I've heard the many rumours, or unverified claims, including something like you mentioned. I've heard many times that motors that have to start hard (usually capacitive start motors) have a little more starting torque at high voltage. But the specs don't show it, so I'm doubtful. If you go shopping for electric motors and read the test specs, they come with efficiency ratings at each voltage - kind of like the EPA gives us gas mileage figures for cars, and Energy Star gives us ratings on applicances and energy consumption. At present, EPA does regulate efficiency on some industrial electric motors. Electric motors are rated by how much electricity does useable work versus how much gets wasted in heat. I've never seen one yet that has a higher rating for 240 volts over 120. All I've seen are rated absolutely equal. Just about all electric motors though, are less efficient when used for small jobs for their size. I.e., a 5 horse motor used all the time to make 1/4 horse throws off more heat then it ought to. Electric motors are intended to be most efficient when run at 75% load capacity or more. A 5 horse or less motor tends to run at 84-85% efficiency if it's a "standard" motor, regardless if 120 VAC or 240 VAC. If a lot of extra money is spent for a "high efficiency" motor, 5 horse or less, the factor climbs to 87-88% (not a whopping difference). Big motors do better. A standard 50 horse motor runs around 91% efficiency, whereas a premium model up around 94%.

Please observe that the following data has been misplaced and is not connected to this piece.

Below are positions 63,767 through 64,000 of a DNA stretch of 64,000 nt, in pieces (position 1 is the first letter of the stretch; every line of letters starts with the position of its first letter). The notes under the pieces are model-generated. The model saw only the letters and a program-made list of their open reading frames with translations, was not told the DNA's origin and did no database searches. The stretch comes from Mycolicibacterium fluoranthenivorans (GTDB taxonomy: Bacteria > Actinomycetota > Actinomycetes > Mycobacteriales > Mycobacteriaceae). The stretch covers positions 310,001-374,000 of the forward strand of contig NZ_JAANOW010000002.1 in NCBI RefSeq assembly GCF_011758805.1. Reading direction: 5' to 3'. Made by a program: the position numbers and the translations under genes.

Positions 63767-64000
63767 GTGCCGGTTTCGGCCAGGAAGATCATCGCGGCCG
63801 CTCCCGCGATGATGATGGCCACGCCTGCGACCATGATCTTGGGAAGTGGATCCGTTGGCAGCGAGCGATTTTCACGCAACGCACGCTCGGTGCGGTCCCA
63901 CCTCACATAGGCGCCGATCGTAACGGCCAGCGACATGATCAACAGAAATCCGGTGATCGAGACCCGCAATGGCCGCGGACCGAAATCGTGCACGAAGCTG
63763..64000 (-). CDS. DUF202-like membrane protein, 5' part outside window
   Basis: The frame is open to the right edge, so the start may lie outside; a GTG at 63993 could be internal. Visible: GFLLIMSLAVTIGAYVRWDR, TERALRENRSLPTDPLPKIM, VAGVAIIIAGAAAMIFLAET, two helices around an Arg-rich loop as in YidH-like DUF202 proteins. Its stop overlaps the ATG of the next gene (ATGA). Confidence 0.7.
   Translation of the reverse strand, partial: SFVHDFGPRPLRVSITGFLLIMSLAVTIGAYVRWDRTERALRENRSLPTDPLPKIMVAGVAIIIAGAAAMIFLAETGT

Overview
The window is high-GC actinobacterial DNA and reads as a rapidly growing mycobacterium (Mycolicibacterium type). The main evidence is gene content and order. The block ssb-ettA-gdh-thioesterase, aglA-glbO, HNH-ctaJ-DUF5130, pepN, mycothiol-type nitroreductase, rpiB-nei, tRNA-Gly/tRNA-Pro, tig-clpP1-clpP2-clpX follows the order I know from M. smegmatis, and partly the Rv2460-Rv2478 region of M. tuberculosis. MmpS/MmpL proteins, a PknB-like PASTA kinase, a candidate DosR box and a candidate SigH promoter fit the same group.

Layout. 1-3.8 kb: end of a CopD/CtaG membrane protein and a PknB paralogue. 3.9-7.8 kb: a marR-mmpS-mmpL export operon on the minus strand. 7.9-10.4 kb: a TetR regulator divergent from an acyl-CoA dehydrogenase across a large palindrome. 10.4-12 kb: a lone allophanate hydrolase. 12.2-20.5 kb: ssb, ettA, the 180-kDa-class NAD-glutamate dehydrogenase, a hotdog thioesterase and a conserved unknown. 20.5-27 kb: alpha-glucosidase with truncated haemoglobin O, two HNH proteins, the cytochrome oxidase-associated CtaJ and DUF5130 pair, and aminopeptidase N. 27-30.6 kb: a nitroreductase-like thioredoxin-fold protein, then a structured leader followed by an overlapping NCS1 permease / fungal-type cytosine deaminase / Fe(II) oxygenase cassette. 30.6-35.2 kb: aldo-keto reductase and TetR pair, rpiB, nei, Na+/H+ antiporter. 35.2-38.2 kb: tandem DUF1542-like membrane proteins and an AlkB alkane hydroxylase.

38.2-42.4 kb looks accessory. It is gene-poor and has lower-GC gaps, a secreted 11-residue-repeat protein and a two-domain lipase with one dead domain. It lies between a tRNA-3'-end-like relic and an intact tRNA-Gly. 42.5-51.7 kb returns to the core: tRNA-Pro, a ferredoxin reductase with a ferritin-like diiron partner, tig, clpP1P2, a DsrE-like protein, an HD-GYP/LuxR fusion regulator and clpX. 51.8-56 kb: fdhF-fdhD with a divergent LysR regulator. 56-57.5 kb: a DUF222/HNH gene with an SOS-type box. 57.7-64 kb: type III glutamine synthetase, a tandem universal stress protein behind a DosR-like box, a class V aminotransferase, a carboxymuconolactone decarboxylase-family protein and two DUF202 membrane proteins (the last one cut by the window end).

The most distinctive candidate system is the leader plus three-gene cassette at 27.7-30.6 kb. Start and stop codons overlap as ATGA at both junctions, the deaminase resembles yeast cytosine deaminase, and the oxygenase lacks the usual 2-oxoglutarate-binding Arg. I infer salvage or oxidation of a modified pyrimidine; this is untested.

I posed this question to a lineman who works for our provincial power company and he stated that an appliance that uses say 1000w running off 120v or running off 240v will meter slightly different. The reason being is that the meter is designed to sense both legs of the system at the same time (240v). When there is a a significantly higher load off one side of the meter vs. the other it has a more difficult time sensing the load and is less accurate. Apparently it's barely measurable in terms of real cost. Pennies a year that sort of thing. It is important when wiring the house to factor in all your loads in your panel to share both 120v sides of your service by spreading larger 120v loads like the fridge, dishwasher, furnace, washing machine, garage plugs etc. At the end of the day it makes almost no difference if you choose 120v vs 240v on a small load like 1000w. I like wiring stuff to 240v if I have the choice so I don't have to run as large of a guage wire as 120v. (like my electric baseboard heat).